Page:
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Crime Went Down over the first half of last year according to this report by the FBI.  The largest drop was for violent crime, which decreased by 3.5 percent nationally. Property crime declined by 2.5 percent. The data indicates that violent crime has fallen for a second straight year. The report was also covered by this AP story.  The story states crime rates began to rise in 2005 and 2006, after the "historic lows during the Clinton administration and continued into President Bush's first years in the White House."  This might lead some to believe that the Clinton administration's law enforcement polices had something to do with the reduced crime rate.  However, there is strong evidence that state and federal enforcement of tough habitual criminal laws is the primary reason. 

S.F. Surveillance Cameras Don't Reduce Violence according to a study reported on in today's Chronicle by Robert Selna and Demian Bulwa.  The study, conducted by the UC Center for Information Technology Research in the Interest of Society, found that while property crime dropped by 24% in areas near the cameras, the cameras had no impact on violent crime.  While speculating that the failure might be because violent criminals are often irrational, the study noted several significant flaws in San Francisco's use of the cameras.  Among these are local restrictions on monitoring the cameras in real time.  To protect a suspect's privacy, inspectors must order footage from the cameras after a crime has beebn reported.  Additional problems found by the study included: the very slow frames-per-second speed, due to the city's inadequate data storage; multiple agencies involved in managing the surveillance program; and untrained personnel assigned to monitor the cameras.

High Court to Review Speedy Trial Ruling:  The Supreme Court will hear oral argument in Vermont v. Michael Brillon tomorrow to consider if delays caused by public defenders can be the basis for overturning a conviction.  Associated Press writer John Curran reports that Brillon, a habitual felon who was finally convicted in 2004 for the 2001 assault of his girlfriend, was released by a Vermont court in 2008.  The court reasoned that delays caused by six different public defenders assigned to represent him violated his right to a speedy trial.  Two of the lawyers were fired by Brillon, and another quit after Brillon allegedly threatened his life.  The Vermont Supreme Court overturned the conviction stating the delays were the fault of the state. Forty states and over a dozen organizations are backing the state's appeal of that ruling.  The ACLU and National Association of Criminal Defense Lawyers are supporting Brillon.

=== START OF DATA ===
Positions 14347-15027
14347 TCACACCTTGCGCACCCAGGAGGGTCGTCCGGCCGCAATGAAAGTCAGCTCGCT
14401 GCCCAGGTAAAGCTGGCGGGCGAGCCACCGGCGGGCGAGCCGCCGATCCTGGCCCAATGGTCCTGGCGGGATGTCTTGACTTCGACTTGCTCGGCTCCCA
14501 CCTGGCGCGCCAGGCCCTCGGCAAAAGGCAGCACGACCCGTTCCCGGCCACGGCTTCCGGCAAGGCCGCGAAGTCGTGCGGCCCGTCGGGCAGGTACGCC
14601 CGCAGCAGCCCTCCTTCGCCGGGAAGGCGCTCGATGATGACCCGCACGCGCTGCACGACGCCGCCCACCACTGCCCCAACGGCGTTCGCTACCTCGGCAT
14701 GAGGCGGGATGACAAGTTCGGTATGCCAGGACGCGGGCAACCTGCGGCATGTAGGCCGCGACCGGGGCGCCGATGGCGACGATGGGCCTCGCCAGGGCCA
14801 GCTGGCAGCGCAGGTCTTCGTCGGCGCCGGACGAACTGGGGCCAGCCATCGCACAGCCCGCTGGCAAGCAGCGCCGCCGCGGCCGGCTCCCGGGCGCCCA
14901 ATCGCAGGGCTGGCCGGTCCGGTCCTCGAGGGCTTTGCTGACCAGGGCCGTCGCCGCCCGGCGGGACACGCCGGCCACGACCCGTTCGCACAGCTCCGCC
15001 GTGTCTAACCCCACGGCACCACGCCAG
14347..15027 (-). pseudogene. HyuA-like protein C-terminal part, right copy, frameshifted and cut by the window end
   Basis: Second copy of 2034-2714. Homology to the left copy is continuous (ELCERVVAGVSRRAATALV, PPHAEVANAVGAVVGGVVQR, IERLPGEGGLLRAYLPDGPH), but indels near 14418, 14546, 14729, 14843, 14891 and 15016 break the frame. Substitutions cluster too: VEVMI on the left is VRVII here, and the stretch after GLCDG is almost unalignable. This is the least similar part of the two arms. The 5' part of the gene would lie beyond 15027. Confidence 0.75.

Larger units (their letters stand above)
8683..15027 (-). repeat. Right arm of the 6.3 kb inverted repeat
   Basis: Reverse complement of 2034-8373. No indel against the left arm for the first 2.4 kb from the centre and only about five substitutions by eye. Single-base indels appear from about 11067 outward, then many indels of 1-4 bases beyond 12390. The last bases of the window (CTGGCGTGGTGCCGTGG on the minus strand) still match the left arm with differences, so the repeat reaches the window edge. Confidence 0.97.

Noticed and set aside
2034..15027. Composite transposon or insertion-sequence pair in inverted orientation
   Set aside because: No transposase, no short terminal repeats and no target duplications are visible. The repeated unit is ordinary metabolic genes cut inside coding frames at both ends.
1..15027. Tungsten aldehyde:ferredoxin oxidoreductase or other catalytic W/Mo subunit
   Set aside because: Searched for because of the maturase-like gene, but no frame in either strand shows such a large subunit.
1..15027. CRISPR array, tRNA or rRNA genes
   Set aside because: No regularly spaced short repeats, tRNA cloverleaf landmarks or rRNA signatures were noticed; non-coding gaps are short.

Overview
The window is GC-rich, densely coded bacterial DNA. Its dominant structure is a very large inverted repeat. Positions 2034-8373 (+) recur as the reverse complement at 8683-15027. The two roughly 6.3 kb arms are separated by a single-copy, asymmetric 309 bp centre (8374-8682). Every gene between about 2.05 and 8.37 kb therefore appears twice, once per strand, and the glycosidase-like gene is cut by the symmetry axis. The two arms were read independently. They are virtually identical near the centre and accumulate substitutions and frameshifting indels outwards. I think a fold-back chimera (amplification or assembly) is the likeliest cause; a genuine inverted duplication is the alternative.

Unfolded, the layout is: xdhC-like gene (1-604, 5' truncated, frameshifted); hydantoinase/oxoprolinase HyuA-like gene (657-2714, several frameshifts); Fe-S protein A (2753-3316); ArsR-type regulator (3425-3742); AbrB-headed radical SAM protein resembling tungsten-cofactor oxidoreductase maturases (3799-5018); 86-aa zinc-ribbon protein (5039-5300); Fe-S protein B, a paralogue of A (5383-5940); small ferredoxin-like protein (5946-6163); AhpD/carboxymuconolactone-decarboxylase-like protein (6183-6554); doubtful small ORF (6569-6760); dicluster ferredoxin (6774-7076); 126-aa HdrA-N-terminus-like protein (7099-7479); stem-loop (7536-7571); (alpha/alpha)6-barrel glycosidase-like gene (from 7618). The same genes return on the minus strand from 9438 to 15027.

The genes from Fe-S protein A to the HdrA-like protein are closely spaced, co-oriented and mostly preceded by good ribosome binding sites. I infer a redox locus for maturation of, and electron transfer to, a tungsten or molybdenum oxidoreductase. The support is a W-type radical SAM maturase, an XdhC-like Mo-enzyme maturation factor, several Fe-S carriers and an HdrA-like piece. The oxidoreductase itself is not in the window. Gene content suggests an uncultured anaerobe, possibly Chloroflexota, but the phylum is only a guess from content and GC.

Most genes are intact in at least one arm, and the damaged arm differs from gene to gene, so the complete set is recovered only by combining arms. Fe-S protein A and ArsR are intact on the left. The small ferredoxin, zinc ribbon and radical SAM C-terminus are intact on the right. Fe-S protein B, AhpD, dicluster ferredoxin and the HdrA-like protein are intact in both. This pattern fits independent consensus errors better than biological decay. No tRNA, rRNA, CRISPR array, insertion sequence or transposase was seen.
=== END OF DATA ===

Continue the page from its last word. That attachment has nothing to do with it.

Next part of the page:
1 Comment

"This might lead some to believe that the Clinton administration's law enforcement polices had something to do with the reduced crime rate. However, there is strong evidence that state and federal enforcement of tough habitual criminal laws is the primary reason."

That seems a little unfair to the Clinton Administration. Whether or not Clinton did everything law and order advocates wanted or whether some of his policies (i.e., appointing liberal federal judges) resulted in crimes being committed that would not have been committed with better decisions, Clinton was not horrible on crime, and he has to get some credit for some of the drop. If the complaints of the criminal lobby are indicative, Clinton's continuation of the "war on drugs" certainly incapacitated a lot of criminals, which, as we all know, reduces crime. While President Bush certainly appointed better judges, it certainly is arguable that crime committed by alien criminals caught Bush's DOJ flatfooted. Obviously, Bush had 9/11 to worry about too, so domestic crime issues may have been less of a priority.

I guess my point is that the post seemed too reflexively anti-Clinton on this point.

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